Pope greets pilgrims from the Ukrainian Eparchy of Mukachevo
Before the General Audience on Wednesday morning Pope Francis greets a group of Ukrainian pilgrims from the Byzantine Greek-Catholic Eparchy of Mukachevo, marking 30 years from the end of Soviet oppression, Vatican news report.
The Byzantines’ Greek-Catholic Eparchy of Mukachevo arose from the Union of Uzhhorod, which set roots in the north eastern part of the Austro-Hungarian Empire half way through the 17th century. Subsequently, the Eparchy of Mukachevo was established officially by Pope Clement XIV in 1771.
Throughout the centuries the territory, which lies in the Transcarpathia region in south-western Ukraine, has seen numerous changes in which new eparchies have been created and the territory divided.
Finally, in 1937 the Eparchy of Mukachevo became “immediately subject to the Holy See” and this year it is celebrating the 30th anniversary since the end of Soviet domination which forced the Church underground.
In his address to the pilgrims whom he received in the Vatican before the weekly General Audience, Pope Francis marked the anniversary, upholding the witness of the many Mukachevo martyrs, whom he said, “confirmed their fidelity to Christ, to the Church and to the Bishop of Rome” in the darkest moments of the community’s history.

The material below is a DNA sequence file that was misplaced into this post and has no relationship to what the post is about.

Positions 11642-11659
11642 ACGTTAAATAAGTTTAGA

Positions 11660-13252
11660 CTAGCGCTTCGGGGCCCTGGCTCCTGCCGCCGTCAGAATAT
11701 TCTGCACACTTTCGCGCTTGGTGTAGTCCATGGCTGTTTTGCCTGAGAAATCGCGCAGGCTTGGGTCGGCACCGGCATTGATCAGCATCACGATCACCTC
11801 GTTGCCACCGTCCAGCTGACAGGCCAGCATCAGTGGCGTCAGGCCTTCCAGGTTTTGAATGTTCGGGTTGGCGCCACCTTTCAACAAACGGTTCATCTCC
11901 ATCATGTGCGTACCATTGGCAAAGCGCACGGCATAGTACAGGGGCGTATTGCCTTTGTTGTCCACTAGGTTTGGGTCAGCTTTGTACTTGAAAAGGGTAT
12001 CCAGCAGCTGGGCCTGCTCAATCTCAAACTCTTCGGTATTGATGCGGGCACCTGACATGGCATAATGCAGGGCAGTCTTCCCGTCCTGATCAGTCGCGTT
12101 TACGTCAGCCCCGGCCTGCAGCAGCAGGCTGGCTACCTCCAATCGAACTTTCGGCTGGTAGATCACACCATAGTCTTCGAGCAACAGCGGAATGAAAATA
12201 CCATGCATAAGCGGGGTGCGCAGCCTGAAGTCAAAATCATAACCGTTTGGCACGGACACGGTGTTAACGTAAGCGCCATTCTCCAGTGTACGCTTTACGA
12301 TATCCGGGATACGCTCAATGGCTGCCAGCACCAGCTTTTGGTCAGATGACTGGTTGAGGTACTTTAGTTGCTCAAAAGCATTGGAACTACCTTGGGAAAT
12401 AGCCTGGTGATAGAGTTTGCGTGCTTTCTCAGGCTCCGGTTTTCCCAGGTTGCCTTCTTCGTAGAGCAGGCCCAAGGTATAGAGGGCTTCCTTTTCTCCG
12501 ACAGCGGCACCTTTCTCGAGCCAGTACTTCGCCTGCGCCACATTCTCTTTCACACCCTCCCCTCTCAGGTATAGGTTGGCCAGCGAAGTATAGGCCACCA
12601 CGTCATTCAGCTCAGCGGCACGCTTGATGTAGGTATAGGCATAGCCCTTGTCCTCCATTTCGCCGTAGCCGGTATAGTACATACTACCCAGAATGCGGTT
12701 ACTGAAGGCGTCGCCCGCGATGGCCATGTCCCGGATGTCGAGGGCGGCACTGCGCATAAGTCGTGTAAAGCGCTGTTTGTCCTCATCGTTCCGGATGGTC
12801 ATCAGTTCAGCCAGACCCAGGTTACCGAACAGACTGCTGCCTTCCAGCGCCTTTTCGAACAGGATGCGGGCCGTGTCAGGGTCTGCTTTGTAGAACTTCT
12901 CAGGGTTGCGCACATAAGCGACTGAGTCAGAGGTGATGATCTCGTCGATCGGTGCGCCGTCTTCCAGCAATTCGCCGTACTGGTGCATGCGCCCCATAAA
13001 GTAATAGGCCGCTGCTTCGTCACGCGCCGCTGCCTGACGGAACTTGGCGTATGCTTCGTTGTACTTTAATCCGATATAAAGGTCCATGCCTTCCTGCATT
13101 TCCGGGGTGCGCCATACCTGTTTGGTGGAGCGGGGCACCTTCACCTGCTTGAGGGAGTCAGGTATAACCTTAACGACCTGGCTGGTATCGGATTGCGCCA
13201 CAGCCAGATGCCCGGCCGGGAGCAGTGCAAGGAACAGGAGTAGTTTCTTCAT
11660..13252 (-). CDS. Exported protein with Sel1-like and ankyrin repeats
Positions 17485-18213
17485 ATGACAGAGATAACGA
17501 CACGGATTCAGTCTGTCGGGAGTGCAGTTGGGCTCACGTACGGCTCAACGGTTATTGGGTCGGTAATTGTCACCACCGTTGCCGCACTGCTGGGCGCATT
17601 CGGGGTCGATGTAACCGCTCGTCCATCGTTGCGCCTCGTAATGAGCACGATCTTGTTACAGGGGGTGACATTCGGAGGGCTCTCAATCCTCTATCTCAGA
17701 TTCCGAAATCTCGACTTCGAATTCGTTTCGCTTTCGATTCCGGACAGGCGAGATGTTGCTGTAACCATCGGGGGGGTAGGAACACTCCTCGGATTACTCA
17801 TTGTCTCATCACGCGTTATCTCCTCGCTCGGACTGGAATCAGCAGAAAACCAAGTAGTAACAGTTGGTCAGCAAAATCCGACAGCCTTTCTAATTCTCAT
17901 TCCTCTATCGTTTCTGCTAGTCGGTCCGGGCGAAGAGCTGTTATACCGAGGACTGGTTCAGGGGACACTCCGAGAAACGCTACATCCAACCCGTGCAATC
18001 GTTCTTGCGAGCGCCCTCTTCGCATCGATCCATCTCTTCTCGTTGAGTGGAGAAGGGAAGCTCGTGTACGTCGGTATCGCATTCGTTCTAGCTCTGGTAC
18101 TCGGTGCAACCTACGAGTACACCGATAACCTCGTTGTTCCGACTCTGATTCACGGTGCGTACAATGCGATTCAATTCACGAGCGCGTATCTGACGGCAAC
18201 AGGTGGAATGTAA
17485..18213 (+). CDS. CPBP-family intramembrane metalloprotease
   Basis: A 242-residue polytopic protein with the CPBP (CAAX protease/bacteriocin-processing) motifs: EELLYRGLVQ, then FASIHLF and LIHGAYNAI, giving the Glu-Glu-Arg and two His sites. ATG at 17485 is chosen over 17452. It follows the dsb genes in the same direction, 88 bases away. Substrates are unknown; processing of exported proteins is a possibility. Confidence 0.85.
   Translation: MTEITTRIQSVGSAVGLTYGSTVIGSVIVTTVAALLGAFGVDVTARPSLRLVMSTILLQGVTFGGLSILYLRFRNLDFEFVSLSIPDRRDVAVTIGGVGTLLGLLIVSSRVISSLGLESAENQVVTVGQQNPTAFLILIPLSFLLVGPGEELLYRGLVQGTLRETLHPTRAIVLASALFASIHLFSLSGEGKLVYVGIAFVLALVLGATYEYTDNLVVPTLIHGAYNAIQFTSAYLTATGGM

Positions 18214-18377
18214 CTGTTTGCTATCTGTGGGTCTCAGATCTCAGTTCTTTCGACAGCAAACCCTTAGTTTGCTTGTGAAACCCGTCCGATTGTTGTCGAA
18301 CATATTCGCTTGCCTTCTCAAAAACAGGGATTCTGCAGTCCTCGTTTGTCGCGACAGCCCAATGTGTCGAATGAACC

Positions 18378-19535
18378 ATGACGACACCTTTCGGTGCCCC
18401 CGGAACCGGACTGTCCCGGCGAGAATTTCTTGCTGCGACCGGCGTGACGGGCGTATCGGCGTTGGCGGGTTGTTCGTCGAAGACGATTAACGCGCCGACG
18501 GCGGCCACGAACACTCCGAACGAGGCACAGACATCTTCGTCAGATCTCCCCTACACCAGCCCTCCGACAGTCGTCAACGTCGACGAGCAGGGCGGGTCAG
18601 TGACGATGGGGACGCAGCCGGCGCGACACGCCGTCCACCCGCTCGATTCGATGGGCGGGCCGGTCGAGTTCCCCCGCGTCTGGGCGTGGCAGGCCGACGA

Blessed Martyr Bishop Theodor Romzha
In particular he recalled the Blessed Martyr, Bishop Theodor Romzha, whom he described as “a tireless man who followed the example of Christ the Good Shepherd, to the point of giving his life for his sheep.”
He guided your people “with evangelical wisdom and courage,” he told them.
Pope Francis also highlighted the legacy of the ancestors of the community: “your grandfathers and grandmothers, fathers and mothers, who in the intimacy of their homes, and often under the watchful eye of the hostile regime, risked their freedom and their lives.”
It is thanks to them, he said, that Christ’s truth was transmitted, offering future generations “an eloquent witness of firm, living faith”.
The Pope concluded his address inviting the members of the community, wherever they may be, to renew their personal encounter with Christ, or “at least, to make the decision to let yourselves be met by Him, to seek Him every day without interruption.”
And quoting from the Apostolic Exhortation Evangelii gaudium he said “No one is excluded from the joy brought by the Lord.”